Windows and Mac users both have access to powerful software options for editing and organizing photos. Windows Photo Gallery allows you to tag pictures so you can quickly search for them later, while Windows Explorer makes it simple to arrange photos into groups. Meanwhile, Apple Photos is an all-in-one application for importing, organizing, and sharing your favorite images. With today's intuitive (and free) software, learning how to organize photos is easier than ever.
Typically, a digital camera will label your photos with generic file names (like P0000421.jpg) that make them much harder to find with a simple search. It's easy to title multiple pictures at once, though, so you can label all of your recent vacation photos with the same name.
To do this, open Windows Photo Gallery and select all of the pictures you wish to rename. You can hold down CTRL + click to select individual photos. Then, right-click on one of the thumbnails and select "Rename". An info pane will appear, allowing you to name the entire group of photos. For example, if you use the name "2014 Summer Beach Trip", your photos will automatically be titled in sequence — "2014 Summer Beach Trip (1)", "2014 Summer Beach Trip (2)", and so on.
Adding Photo Tags
To provide even more context for your photos, Windows Photo Gallery also allows you to add tags. This can include the photo's subjects, where the photo was taken, or any other important details that you might need to search for later.
It only takes a few seconds to add tags while importing photos — the Importing Pictures and Videos dialog box has an optional section called "Tag these pictures", which you can fill in with whatever details you find important. If you've already imported some photos, you can also update them with tags whenever inspiration strikes. Just select the photo(s) and click "Add Tags" from the Info pane. Then, type the tag and press Enter.
Finding Photos with Tags
Once you've populated your photo library with tags, you can use the Search box to instantly bring up any relevant photos. For example, searching "beach" will certainly bring up your "2014 Summer Beach Trip" album, but it will also show any other photos that have the "beach" tag. More specific searches (i.e "summer beach trip") will lead to narrower results.
Arranging a Library
Finally, if you're using Windows Explorer to browse your photo collection, the "Arrange by" feature makes it easy to view photos in a variety of groupings. You'll find the "Arrange by" menu above your photos in the Library pane. Each option in this menu will arrange your photos in an entirely different way. For example, choosing "Arrange by Month" divides the files into stacks, and each stack contains all of the photos from a particular month.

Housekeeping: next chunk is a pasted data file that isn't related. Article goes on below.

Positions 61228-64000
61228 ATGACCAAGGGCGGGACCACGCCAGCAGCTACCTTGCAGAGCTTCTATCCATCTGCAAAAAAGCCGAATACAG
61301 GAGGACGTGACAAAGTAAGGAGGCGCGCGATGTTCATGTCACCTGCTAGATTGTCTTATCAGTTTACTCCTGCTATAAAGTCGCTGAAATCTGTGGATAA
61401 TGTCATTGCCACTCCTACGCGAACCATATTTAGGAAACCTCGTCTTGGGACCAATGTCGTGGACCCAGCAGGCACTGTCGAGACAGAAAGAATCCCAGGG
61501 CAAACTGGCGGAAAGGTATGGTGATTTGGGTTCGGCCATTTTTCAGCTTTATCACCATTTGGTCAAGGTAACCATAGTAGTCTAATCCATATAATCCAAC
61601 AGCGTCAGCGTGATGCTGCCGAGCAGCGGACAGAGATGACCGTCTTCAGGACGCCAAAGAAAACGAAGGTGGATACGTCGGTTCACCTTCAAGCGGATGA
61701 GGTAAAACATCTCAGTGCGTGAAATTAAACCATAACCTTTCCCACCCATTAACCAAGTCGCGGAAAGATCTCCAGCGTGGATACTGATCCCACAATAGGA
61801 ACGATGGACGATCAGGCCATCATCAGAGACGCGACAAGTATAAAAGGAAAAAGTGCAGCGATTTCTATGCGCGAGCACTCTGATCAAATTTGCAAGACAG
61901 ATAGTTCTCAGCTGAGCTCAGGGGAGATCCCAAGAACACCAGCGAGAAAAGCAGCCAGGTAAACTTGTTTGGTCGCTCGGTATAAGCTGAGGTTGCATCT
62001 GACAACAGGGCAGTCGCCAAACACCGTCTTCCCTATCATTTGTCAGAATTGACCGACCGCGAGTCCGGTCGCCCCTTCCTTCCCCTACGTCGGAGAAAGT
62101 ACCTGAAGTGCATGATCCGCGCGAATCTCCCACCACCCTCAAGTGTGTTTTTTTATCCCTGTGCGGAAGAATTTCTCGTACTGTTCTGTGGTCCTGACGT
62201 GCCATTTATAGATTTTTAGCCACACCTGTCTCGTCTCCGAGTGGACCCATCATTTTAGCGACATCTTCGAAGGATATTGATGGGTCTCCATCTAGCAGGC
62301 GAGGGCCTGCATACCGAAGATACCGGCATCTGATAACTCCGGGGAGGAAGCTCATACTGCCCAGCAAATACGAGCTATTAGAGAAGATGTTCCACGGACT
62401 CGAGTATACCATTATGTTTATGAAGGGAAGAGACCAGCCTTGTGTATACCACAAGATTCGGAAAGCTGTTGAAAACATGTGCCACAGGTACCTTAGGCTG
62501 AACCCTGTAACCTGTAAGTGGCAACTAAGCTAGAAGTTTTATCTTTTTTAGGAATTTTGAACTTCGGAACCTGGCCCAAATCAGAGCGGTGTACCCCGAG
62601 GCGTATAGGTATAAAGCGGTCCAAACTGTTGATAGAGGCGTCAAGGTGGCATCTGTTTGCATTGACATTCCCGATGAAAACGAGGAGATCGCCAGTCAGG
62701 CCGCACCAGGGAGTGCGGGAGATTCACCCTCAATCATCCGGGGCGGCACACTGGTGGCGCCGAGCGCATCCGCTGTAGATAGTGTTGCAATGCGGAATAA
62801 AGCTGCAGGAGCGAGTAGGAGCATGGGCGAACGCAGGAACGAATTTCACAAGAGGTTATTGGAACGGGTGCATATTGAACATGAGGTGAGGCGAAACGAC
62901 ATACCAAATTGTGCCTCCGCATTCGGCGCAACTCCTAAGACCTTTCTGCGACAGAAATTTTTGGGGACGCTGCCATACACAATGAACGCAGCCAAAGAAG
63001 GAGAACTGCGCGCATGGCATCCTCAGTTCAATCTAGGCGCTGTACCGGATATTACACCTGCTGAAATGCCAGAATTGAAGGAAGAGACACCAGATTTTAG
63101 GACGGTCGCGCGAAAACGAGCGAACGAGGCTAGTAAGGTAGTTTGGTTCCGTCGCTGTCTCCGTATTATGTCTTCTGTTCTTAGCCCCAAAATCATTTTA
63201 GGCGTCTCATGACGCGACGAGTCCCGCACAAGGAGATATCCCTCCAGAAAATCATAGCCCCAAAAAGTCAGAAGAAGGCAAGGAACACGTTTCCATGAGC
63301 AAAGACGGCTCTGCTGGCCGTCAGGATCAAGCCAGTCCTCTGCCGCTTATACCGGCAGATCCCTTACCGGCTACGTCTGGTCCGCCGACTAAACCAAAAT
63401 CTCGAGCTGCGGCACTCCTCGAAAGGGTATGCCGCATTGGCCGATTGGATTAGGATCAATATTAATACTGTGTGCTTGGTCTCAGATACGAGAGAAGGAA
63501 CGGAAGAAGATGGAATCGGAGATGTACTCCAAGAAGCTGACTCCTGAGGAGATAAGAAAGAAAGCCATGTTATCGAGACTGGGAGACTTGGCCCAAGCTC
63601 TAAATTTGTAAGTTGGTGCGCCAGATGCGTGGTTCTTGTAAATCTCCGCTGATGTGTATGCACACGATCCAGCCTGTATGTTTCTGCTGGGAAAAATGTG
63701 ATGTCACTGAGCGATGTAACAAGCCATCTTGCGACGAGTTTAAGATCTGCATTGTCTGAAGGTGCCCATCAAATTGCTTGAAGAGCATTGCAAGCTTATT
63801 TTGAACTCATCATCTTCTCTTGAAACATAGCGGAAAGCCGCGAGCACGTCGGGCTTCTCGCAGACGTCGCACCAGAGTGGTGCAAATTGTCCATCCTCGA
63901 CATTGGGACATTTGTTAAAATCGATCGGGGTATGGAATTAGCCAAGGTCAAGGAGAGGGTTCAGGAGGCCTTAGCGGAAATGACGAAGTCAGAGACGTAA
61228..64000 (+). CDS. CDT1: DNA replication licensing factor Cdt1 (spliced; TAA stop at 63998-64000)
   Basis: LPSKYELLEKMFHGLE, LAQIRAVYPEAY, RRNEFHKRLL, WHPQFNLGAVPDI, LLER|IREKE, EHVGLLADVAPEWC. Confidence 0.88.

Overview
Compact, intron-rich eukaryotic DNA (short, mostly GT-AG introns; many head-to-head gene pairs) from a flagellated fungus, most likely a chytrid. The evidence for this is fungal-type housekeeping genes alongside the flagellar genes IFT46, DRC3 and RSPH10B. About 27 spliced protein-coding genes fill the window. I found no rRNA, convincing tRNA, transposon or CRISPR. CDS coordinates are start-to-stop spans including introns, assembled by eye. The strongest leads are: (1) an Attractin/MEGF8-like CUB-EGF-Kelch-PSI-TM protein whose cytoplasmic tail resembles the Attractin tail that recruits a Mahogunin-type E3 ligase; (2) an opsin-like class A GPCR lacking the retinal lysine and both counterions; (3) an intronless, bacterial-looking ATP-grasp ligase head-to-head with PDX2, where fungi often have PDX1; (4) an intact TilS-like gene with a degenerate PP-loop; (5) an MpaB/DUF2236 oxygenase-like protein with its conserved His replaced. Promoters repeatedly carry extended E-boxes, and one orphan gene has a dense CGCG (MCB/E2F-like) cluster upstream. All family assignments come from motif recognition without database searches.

Apple's Photos program (formerly known as iPhoto) is designed so that novices and professionals can import images with the push of a button. It's really that simple. Once you've plugged in your camera/phone/tablet and launched Photos, just click the "Import" button at the top of the screen. Before it starts, the program will give you the option to hand-select photos or import the entire batch. To do the latter, click "Import All New Items".
Any imported images will appear in the "Last Import" album, but they'll also be viewable within the "All Photos" section. You can always look up a particular photo or album by using the search bar, which is located at the top right corner.
Once you've finished importing, you may want to organize groups of photos into more specific albums. First, select "Albums" from the main list of tabs, and then click the "All Photos" option. You'll have access to your full photo library, and clicking on any photos will add them to the album.
When you're happy with the selections, click the "+" button in the top right corner, choose "Album" from the menu, give your new album a name, and press OK. You can also use this method to add more photos to an existing album.
Finally, the Photos application also has a "Smart Albums" feature, which simplifies the importing process even more. It allows you to set specific parameters, so that any time you upload a particular image (say, anything taken on an iPhone), it will send that image straight to the "iPhone" Smart Album. Once you've set up enough of these albums, you won't need to think about how to organize photos, because the program will take care of it automatically.
To create a Smart Album, select the "Albums" tab, click the "+" icon in the top right corner, and then choose "Smart Album" from the list. Give your Smart Album a name, and then specify the conditions for adding photos to this album. You can choose multiple conditions for the same Smart Album, such as "Camera Model is iPhone" and "Title is Beach". When you're satisfied with the settings, press OK.